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Hot Hot Hot!

As nice as it is to bask in the sun, you still have to remain vigilant. Your blood sugar could rise with the thermometer and prevent your body from properly regulating its temperature. Result: you risk hyperthermia.

What are the symptoms?
Fatigue, dizziness, nausea, clammy skin, excessive sweating, muscle cramps and headaches are all common symptoms.

Who is at risk?
The body’s ability to regulate its temperature in young children is not yet developed, and is reduced in the elderly, which increases their risk of suffering from hyperthermia. People with diabetes are also affected more frequently given that blood sugar can cloud the issue (symptoms of hypoglycemia resemble those of hyperthermia).

What are the triggering factors?
Heat and dehydration are the main culprits, especially in confined spaces (like cars), in full sun, or during a long or intense workout session.

How is it treated?
If you think you have hyperthermia, look for some shade or go indoors, ideally somewhere with air conditioning. If possible, take a cool bath, or place some cold towels on your neck and wrists. Also try to rehydrate yourself by drinking some water.

When is it considered an emergency?
Call 911 if your temperature rises above 40°C, if your heart rate shoots up or if you’re no longer sweating, because severe heat stroke can cause permanent damage or even death.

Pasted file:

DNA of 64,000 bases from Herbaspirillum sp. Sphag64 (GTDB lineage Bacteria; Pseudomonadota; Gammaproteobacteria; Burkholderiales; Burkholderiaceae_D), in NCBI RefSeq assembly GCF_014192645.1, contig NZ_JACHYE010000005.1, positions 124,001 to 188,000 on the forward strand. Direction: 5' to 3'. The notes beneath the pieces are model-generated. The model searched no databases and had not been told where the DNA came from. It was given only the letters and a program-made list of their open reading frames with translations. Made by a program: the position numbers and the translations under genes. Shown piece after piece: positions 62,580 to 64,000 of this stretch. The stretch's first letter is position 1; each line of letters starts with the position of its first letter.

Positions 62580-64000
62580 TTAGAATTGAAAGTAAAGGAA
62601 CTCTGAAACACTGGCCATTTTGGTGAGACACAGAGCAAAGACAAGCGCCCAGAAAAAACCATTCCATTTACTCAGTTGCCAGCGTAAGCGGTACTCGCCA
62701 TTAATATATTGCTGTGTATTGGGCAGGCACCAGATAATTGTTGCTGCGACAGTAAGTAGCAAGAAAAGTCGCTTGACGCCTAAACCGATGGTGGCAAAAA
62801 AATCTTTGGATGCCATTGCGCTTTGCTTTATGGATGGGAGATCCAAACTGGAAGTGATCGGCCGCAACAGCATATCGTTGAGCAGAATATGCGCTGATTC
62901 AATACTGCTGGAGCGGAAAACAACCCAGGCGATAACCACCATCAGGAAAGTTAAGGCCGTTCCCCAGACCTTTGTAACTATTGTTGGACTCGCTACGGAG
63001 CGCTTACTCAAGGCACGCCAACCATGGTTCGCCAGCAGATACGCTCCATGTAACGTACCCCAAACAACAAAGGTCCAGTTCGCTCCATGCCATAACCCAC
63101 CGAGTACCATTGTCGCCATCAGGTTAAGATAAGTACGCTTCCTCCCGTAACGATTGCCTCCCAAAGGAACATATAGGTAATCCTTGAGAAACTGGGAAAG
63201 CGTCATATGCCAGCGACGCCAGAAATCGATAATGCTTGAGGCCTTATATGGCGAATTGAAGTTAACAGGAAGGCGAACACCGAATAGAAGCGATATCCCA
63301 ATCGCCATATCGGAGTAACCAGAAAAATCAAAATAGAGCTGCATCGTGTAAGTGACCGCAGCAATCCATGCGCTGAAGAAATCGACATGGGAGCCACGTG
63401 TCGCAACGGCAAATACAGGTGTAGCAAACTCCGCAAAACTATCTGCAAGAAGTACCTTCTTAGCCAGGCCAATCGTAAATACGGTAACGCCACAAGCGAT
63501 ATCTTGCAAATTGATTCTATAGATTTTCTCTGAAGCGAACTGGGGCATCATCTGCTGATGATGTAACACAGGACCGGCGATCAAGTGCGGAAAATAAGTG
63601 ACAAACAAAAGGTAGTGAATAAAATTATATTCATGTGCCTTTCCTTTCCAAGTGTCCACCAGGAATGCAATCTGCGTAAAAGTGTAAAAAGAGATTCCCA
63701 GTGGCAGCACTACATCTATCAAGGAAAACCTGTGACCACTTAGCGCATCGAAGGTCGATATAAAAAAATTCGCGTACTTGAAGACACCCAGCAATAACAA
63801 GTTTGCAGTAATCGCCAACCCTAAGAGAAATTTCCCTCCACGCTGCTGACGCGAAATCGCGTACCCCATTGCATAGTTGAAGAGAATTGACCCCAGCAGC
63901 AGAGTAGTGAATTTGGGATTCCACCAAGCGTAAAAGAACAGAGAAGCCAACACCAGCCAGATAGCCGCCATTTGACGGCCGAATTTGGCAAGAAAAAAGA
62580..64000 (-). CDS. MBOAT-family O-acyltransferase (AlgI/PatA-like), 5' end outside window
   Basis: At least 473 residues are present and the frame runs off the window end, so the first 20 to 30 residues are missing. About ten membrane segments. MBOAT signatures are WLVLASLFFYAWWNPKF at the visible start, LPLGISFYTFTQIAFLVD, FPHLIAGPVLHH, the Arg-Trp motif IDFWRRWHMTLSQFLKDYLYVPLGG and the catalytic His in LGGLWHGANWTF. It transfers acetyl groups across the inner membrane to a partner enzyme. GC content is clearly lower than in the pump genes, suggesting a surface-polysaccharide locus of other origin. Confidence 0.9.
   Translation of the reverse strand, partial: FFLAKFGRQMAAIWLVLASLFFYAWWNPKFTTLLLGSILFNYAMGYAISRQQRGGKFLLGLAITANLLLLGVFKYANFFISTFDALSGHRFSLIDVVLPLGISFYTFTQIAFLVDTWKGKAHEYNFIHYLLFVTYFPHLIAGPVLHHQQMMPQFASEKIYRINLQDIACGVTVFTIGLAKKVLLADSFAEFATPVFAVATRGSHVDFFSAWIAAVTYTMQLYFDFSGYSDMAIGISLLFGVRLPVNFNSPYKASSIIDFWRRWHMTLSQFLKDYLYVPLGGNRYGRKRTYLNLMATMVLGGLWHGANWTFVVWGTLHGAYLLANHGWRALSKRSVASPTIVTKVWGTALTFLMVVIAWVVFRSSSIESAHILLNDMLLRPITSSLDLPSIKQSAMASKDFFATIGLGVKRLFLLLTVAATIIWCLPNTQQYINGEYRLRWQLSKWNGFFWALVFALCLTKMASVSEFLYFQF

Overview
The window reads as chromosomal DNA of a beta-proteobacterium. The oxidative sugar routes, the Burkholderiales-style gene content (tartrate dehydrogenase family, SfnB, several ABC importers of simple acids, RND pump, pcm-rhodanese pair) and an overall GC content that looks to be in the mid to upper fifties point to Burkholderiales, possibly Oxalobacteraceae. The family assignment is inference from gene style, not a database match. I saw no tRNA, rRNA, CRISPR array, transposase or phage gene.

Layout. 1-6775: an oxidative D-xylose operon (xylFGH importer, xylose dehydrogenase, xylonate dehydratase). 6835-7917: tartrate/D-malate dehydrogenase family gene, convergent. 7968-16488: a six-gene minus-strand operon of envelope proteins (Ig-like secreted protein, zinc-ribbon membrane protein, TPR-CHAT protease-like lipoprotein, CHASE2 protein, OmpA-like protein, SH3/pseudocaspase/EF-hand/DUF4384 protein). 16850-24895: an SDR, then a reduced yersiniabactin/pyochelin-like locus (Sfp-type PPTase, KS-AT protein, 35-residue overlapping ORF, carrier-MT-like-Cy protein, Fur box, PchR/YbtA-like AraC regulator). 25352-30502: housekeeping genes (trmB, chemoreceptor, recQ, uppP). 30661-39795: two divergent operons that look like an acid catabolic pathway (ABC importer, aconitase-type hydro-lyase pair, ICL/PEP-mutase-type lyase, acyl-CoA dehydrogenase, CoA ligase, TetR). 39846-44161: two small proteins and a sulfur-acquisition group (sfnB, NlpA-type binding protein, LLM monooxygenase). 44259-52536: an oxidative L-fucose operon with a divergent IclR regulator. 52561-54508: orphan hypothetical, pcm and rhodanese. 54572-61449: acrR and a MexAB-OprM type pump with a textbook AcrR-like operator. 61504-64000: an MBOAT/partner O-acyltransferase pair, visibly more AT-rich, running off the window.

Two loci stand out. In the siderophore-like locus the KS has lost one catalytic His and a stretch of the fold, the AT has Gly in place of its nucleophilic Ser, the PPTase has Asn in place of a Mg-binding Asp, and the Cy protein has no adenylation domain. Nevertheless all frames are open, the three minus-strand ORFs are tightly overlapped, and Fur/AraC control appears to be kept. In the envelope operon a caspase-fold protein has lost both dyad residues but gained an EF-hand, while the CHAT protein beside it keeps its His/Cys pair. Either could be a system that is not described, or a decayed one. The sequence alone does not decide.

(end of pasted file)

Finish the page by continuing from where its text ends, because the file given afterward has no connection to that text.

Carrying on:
How can you prevent hyperthermia?
Avoid sunburns by using sunscreen and taking shelter in the shade during the hottest hours of the day. As temperature has an impact on blood sugar, measure it often and keep snacks handy. During a heat wave, exercise in the morning or in the evening rather than in the middle of the day, and always watch out for dehydration: drink water regularly, and keep caffeine and alcohol to a minimum. Finally, choose fabrics that breathe, like cotton, and lighter colours, which absorb less heat.

Enjoy the beautiful weather… while protecting yourself from unpleasant surprises!

References:
Diabetes.co.uk, “Diabetes and Hot Weather – Staying Safe in the Heat”: http://www.diabetes.co.uk/diabetes-and-hot-weather.html. Accessed February 22, 2016.
Diabetic Connect, “How Hot Weather Can Affect Your Diabetes Management”: http://www.diabeticconnect.com/diabetes-information-articles/general/37-how-weather-changes-can-affect-your-blood-sugar. Accessed February 22, 2016.
Roche, “Overheating: Warning Signs and Treatment”: http://www.accu-chekdiabeteslink.com/overheating-warning-signs-and-treatment.html. Accessed February 22 2016.
Heat exhaustion, Mayo Clinic: http://www.mayoclinic.org/diseases-conditions/heat-exhaustion/basics/definition/con-20033366?reDate=04082016. Accessed August 04 2016.

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